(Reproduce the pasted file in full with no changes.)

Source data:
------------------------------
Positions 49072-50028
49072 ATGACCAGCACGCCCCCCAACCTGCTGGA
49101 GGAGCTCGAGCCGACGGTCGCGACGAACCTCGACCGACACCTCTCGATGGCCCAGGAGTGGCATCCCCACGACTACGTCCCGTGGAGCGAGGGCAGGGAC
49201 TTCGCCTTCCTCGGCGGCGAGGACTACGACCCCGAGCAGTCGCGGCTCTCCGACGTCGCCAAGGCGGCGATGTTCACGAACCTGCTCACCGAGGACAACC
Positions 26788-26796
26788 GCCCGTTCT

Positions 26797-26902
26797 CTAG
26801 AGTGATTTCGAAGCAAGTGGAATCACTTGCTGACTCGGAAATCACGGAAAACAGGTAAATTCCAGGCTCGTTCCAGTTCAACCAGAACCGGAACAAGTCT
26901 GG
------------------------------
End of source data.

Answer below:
Positions 49072-50028
49072 ATGACCAGCACGCCCCCCAACCTGCTGGA
49101 GGAGCTCGAGCCGACGGTCGCGACGAACCTCGACCGACACCTCTCGATGGCCCAGGAGTGGCATCCCCACGACTACGTCCCGTGGAGCGAGGGCAGGGAC
49201 TTCGCCTTCCTCGGCGGCGAGGACTACGACCCCGAGCAGTCGCGGCTCTCCGACGTCGCCAAGGCGGCGATGTTCACGAACCTGCTCACCGAGGACAACC
Positions 26788-26796
26788 GCCCGTTCT

Positions 26797-26902
26797 CTAG
26801 AGTGATTTCGAAGCAAGTGGAATCACTTGCTGACTCGGAAATCACGGAAAACAGGTAAATTCCAGGCTCGTTCCAGTTCAACCAGAACCGGAACAAGTCT
26901 GG